Thus, the standard Abt motor upgrade package for this engine comes with 600 hp at 8000 rpm. Where the stock motor has 391 lb-ft of torque at 6500 rpm, the Abt version boasts 406 over a broader range, from 6400 to 7000 rpm. The zero to 62 mph time drops by 0.1 second to 3.8, and top speed goes up from 196 to 202 mph. The GTR uses this as a base and gains a further 20 hp with a bespoke stainless steel exhaust system to reduce backpressure, allowing the motor to breathe more freely at high revs. The big numbers are 620 hp at 8100 rpm and 413 lb-ft from 6400 to 7000 rpm.

There's an interesting story behind the exhaust system that needs to be told. Titanium may be the flavor of the month because of its ultra-lightweight properties and a material resonance frequency that produces a deeper exhaust note. However, there's a darker side to titanium. If you do not use titanium of sufficient thickness and construct the system to the highest possible standards, the system can fail after a year or so. Because these systems cost so much, they are very expensive to replace, resulting in one very unhappy customer.

Abt experimented with a hybrid system combining stainless steel with titanium parts to get the best of both worlds. However, the cost and complexity of this didn't add up, so they decided to stick with stainless steel, which has a long track record in performance, cost and reliability.

Thus, while 40 pounds might have been saved with a titanium exhaust, the 200 pounds actually saved by the GTR over the standard V10 coupe comes from the boot lid, fenders, front and rear bumpers, door mirrors, and the tailgate being molded from carbon fiber. Makrolon is used for the rear quarter lights and vented rear engine cover glazing, removing further weight motorsport style. The front splitter and rear wing are also made from carbon, and provide around half the downforce of Abt's LMS race car. Abt would not be drawn on an exact downforce number, but said that the car was perfectly stable at its top speed.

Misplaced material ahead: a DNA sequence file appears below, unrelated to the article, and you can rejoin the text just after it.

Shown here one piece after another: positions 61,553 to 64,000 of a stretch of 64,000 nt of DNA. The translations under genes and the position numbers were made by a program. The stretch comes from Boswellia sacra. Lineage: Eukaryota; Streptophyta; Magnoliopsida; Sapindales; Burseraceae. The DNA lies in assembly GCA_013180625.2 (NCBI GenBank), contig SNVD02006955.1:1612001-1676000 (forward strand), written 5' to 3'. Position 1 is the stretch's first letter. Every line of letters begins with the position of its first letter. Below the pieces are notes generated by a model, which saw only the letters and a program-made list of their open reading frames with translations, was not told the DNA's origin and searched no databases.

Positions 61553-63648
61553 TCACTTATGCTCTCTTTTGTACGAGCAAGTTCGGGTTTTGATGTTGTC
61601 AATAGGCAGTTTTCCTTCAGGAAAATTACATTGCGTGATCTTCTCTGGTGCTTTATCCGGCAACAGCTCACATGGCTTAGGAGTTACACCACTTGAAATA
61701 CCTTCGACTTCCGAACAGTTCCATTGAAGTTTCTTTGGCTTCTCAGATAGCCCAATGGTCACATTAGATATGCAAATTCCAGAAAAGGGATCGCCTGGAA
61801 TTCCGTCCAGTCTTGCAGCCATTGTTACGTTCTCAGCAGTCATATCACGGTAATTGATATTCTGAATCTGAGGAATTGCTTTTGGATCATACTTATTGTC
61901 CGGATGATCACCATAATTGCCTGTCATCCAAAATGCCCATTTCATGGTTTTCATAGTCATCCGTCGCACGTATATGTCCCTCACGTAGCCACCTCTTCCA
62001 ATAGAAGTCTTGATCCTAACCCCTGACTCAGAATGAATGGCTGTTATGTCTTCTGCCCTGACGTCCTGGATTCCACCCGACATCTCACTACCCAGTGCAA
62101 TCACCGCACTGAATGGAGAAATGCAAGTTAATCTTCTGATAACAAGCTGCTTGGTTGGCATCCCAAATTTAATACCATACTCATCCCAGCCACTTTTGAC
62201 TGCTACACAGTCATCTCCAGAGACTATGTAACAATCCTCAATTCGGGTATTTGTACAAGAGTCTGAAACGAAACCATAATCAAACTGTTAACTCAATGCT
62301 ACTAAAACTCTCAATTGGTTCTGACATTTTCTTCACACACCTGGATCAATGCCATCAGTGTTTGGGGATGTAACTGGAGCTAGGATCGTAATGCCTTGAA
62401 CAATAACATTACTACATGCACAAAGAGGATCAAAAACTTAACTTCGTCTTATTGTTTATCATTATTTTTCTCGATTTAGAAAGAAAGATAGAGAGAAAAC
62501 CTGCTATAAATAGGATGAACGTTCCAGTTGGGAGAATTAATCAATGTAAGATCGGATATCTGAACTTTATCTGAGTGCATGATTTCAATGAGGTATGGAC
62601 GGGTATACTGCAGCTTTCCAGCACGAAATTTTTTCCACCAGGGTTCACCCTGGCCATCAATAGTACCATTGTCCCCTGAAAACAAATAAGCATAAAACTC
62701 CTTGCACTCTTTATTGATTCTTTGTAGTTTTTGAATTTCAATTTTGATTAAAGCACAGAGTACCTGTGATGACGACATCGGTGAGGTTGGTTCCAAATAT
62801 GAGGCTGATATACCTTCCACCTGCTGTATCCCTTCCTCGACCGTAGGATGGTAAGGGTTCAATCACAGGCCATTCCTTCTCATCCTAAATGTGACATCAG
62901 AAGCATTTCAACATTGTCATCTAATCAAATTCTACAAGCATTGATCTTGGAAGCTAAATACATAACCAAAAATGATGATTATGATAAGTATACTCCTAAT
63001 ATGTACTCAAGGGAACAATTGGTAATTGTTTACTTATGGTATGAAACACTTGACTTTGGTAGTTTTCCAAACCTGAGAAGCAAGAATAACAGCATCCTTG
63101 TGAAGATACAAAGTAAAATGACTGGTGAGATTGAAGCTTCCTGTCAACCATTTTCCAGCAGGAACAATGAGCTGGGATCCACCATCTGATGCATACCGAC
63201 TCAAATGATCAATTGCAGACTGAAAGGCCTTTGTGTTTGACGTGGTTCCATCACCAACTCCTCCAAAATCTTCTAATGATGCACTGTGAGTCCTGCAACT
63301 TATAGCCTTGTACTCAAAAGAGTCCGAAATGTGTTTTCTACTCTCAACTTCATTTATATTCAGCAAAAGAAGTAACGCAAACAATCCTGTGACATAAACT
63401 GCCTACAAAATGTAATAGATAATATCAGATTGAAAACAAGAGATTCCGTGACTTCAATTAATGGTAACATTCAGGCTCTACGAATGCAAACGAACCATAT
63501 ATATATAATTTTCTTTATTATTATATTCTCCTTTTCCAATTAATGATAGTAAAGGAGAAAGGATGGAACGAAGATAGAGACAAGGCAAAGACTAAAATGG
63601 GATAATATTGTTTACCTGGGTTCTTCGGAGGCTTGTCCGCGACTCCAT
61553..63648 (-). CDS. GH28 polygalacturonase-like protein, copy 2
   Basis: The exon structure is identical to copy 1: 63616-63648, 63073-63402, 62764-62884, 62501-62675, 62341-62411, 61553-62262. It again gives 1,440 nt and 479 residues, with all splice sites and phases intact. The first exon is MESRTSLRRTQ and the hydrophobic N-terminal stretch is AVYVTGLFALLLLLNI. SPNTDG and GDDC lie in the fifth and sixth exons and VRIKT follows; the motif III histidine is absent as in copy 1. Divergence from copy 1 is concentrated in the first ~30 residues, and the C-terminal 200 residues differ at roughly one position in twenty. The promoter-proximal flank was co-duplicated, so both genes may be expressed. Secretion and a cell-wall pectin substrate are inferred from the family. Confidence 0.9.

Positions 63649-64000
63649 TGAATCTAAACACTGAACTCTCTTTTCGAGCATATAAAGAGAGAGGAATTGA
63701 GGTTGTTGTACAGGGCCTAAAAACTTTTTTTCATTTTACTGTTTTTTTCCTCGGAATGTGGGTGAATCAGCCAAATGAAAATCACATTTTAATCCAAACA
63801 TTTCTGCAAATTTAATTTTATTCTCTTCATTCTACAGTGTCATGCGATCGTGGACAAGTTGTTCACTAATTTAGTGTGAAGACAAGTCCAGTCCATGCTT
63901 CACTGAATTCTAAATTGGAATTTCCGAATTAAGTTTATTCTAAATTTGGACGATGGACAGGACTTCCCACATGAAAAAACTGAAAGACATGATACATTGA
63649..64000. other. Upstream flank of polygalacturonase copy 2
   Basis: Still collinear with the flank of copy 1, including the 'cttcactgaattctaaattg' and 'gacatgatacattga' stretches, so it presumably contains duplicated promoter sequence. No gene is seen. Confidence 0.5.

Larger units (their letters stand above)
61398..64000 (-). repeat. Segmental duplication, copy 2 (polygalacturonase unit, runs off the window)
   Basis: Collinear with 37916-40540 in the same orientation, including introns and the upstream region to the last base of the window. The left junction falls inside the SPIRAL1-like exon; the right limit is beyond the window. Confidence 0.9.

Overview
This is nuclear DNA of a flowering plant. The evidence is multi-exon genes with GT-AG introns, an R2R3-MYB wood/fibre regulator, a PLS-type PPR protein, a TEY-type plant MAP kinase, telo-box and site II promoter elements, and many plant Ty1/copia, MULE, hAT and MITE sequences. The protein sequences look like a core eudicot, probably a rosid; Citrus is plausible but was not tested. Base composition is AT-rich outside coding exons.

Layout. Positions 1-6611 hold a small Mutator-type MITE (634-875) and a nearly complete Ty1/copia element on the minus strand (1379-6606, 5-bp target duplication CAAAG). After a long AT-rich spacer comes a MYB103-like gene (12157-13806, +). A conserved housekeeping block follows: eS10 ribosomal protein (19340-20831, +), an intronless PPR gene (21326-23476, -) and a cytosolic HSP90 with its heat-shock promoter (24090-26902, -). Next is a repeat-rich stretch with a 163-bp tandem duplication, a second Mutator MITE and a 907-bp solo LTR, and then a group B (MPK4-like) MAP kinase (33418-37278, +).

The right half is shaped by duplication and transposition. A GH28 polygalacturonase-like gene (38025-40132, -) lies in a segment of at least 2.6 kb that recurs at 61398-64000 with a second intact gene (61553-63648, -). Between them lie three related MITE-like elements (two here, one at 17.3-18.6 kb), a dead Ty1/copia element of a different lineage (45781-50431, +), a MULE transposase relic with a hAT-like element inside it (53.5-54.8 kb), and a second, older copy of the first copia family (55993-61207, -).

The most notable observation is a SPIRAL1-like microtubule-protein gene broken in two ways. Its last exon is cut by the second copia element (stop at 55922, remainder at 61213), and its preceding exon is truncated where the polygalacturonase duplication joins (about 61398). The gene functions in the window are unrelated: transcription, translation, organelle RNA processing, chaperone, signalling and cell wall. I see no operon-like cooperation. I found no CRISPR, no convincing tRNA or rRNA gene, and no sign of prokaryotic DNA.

While the doors are the factory steel structures for safety reasons, their interior trim panels are made from carbon fiber. In fact, even the steering wheel is made from carbon fiber, resulting in lower inertia you can feel when you turn the wheel.

The lightweight Recaro seats are trimmed in leather and cross-stitched Alcantara, with Alcantara on the dashboard and headliner, and lightweight carpet on the floor and rear bulkhead. The matte carbon trim on the Alcantara-wrapped steering wheel is a nice touch. Normally I don't like shiny carbon or wood on steering wheels because of the drastic change of surface friction and temperature when your hands move from one material to the other, but the matte carbon offers good grip and looks purposeful. Four-point race harnesses supplement the normal seatbelts, which are more convenient to use on the street. Incidentally, I went looking for GTR logos all over the car and stopped counting at 21.

The 19-inch lightweight forged alloy wheels are wrapped in Michelin Pilot Sport Cup rubber. These wheels weigh just 18 and 22 pounds front and rear, respectively, and are specially made for the GTR. They cost a whopping €9,000 a set (about $12,000) because of the low volume. Abt worked with H&R to develop the height-adjustable coilover suspension for this car. As tested, it sits about 35mm lower than a stock R8 V10, but this can easily be altered to suit road or track work.

The lightweight rear engine cover, relative lack of soundproofing and the sports exhaust have a significant effect on the decibels reaching your ears. In this respect, I found that the stock Spyder suits my fun driving mood even better than the hardtop, but the GTR strikes a happy balance between the two.

On the airfield runway, the GTR left the line with a brief flurry of wheelspin from all four tires, followed by one long sustained blast of acceleration, punctuated by the upshifts prompted by my right fingers pulling the paddle.

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